India’s Demographic Dividend- Significance and Challenges- Explained Pointwise

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The World Population Day which is observed on July 11 every year, was instituted in 1989 by the United Nations after the renowned demographer Dr. K.C. Zachariah proposed it. The day was instituted after the global population crossed the five billion mark and challenges such as poverty, health and gender inequality were plaguing the world, and developing countries in particular.

The population is now estimated to be 8.1 billion. India has become the most populous nation with ~1.44 billion population, which is slightly more than China. The exponentially increasing population levels in the 1970s, predicted a doom for India and the World. However, the Indian Population growth story has belied the prediction of doom. With drop fertility rates (which is now below the replacement levels today), significant reductions in maternal and child mortality rates, India’s demography has entered into a phase of ‘demographic dividend‘.

Demographic Dividend
Source- The Hindu
Table of Content
What is demographic Dividend? What is India’s Demographic Status? 
What factors have resulted in India’s demographic dividend phase?
What are the opportunities with demographic dividend in India?
What are the Challenges that can turn this Demographic Dividend into a Demographic Disaster?
What should be the Way Forward?

What is demographic Dividend? What is India’s Demographic Status? 

According to United Nations Population Fund (UNFPA), demographic dividend means, the economic growth potential that can result from shifts in a population’s age structure. The demographic dividend leads to an increased labour supply that increase the production of goods and boost savings and investment. India has one of the youngest populations (62.5% of its population in the age group 15-59) in an aging world.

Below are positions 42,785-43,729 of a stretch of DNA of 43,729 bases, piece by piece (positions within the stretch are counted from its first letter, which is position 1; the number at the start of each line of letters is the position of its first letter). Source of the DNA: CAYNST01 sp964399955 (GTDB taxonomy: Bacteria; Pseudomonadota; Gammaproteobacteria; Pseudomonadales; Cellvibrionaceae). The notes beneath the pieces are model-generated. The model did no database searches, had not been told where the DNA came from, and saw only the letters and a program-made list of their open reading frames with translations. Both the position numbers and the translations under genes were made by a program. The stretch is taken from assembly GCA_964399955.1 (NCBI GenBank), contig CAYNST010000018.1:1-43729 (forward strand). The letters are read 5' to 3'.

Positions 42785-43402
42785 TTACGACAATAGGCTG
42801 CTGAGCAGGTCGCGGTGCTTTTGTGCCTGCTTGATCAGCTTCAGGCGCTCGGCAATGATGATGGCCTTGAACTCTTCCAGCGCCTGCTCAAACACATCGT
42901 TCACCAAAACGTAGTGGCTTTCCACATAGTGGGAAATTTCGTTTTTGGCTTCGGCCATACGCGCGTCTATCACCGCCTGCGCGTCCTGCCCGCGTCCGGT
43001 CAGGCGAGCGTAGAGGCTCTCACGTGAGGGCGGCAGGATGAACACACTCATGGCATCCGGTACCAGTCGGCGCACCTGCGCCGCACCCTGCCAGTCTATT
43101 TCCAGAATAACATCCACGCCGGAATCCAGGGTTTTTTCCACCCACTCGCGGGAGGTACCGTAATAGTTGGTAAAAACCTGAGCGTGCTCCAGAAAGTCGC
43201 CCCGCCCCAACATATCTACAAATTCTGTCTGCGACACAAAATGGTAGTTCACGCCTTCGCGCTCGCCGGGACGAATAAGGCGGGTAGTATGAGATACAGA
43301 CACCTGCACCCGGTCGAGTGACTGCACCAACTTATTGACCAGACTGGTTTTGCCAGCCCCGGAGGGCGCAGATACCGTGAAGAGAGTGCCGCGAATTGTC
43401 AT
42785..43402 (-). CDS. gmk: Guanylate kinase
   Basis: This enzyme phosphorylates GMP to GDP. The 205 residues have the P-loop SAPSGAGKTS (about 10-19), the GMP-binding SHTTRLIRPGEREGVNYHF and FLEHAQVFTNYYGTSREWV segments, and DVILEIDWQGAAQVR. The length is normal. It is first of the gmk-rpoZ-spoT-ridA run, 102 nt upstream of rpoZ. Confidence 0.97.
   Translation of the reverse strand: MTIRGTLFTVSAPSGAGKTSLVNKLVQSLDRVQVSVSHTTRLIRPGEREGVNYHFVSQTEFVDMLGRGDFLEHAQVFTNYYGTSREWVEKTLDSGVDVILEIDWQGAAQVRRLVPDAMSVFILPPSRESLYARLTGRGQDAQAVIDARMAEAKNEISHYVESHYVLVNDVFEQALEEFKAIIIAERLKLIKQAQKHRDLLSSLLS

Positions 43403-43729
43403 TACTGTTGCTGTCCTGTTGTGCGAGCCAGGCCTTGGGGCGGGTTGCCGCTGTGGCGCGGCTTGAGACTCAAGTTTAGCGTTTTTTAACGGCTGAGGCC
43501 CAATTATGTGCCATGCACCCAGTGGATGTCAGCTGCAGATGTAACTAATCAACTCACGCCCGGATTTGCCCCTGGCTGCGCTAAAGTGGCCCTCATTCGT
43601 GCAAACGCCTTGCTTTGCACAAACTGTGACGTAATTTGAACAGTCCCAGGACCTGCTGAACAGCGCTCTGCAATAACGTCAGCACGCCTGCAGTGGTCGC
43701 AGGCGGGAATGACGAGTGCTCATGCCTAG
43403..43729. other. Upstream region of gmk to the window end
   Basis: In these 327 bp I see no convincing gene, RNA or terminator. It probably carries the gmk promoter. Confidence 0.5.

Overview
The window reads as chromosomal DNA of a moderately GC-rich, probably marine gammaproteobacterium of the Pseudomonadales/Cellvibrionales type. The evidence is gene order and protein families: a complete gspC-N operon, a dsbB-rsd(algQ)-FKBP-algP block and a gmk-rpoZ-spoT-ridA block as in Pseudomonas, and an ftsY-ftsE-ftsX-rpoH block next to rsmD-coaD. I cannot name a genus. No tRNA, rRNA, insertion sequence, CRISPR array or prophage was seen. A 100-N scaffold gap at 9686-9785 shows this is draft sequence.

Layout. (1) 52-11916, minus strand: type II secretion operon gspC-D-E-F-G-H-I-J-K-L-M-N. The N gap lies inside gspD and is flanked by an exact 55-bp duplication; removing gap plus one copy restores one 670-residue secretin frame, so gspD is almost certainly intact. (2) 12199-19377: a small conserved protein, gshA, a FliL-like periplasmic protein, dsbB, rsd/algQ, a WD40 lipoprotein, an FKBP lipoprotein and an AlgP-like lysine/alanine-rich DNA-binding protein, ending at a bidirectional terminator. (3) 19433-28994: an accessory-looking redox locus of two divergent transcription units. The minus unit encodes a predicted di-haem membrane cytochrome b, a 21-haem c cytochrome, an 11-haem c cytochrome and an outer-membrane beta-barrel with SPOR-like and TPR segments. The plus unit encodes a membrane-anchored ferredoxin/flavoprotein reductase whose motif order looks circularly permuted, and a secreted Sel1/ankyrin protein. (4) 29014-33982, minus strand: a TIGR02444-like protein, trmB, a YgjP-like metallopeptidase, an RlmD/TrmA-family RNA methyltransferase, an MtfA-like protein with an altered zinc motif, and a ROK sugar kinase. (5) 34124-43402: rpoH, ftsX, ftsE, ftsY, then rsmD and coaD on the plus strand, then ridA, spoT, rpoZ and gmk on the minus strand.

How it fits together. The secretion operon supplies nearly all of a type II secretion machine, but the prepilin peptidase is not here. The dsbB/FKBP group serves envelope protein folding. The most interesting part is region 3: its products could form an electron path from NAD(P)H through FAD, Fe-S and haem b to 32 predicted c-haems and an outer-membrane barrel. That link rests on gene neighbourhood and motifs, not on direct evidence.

India’s Demographic Status

According to the State of World Population Report 2023, published by the UNFPA, India has surpassed China as the most populous country, with a population of 142.86 crores compared to China’s 142.57 crores.

Slowing population growth- India’s population growth has slowed down significantly in the past 10 years, with the total fertility rate (TFR) declining to 2 in 2020-2021 from about 3.4 in the early 1990s. A TFR of 2.1 is necessary for a country to attain population stability.

Population projections- India’s population is forecast to grow to 1.67 billion in 2050 and peak at 1.7 billion in 2064 before settling at 1.53 billion in 2100.

Potential demographic dividend- Two-thirds of India’s total population are between the ages of 15 and 64. It presents a potential demographic dividend if education, skill development, and opportunities are provided, particularly for youth from disadvantaged sections and women.

What factors have resulted in India’s demographic dividend phase?

Three factors which have played a pivotal role in shaping India’s demographic landscape are mentioned below-

FertilityIndia has made significant strides in reducing its fertility. According to the National Family Health Survey (NFHS)-5, India’s total fertility rate (TFR) decreased from 3.4 to 2 between 1992 and 2021, dropping below the replacement level of 2.1
MortalityAll the critical mortality indicators have seen steady declines. The Maternal Mortality Rate (MMR) decreased from 384.4 in 2000 to 102.7 in 2020. The mortality rate for children under five reduced significantly post 2000s. The infant mortality rate also reduced from 66.7 deaths per 1,000 live births in 2000 to 25.5 deaths per 1,000 live births in 2021.
MigrationThe rural to urban migration of the Working age population has led to increased labour force in the Urban areas.

What are the opportunities with demographic dividend in India?

1. Increased Supply of Labour- The rapidly rising young population results in the increased labour supply, as more people reach working age.

2. Economic growth- Demographic Dividend results in better economic growth brought about by increased economic activities due to higher working age population and lower dependent population. Demographic dividend has historically contributed up to 15 % of the overall growth in advanced economies.

3. Capital formation- The propensity of saving increases with the decrease in the number of dependents. This increases national savings rates, increases the stock of capital in developing countries and provides an opportunity for enhanced capital formation through investment.